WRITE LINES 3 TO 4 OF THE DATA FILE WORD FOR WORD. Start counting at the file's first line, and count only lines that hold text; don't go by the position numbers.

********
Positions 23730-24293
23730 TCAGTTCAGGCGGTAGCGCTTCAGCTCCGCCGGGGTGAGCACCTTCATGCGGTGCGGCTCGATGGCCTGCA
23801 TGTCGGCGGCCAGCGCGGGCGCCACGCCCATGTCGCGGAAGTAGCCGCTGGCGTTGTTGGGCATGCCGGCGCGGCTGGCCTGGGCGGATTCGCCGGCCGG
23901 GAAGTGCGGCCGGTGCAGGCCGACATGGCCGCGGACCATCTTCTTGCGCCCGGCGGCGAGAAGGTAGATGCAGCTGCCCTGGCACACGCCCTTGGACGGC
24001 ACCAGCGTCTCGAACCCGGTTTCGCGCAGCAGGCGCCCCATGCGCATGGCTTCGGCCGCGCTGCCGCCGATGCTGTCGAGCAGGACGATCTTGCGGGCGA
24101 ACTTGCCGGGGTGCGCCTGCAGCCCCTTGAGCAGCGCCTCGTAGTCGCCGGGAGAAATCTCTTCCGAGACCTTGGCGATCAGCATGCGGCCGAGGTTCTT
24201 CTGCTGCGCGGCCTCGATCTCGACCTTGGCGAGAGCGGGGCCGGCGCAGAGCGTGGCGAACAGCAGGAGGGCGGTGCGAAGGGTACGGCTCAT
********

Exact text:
23801 TGTCGGCGGCCAGCGCGGGCGCCACGCCCATGTCGCGGAAGTAGCCGCTGGCGTTGTTGGGCATGCCGGCGCGGCTGGCCTGGGCGGATTCGCCGGCCGG
23901 GAAGTGCGGCCGGTGCAGGCCGACATGGCCGCGGACCATCTTCTTGCGCCCGGCGGCGAGAAGGTAGATGCAGCTGCCCTGGCACACGCCCTTGGACGGC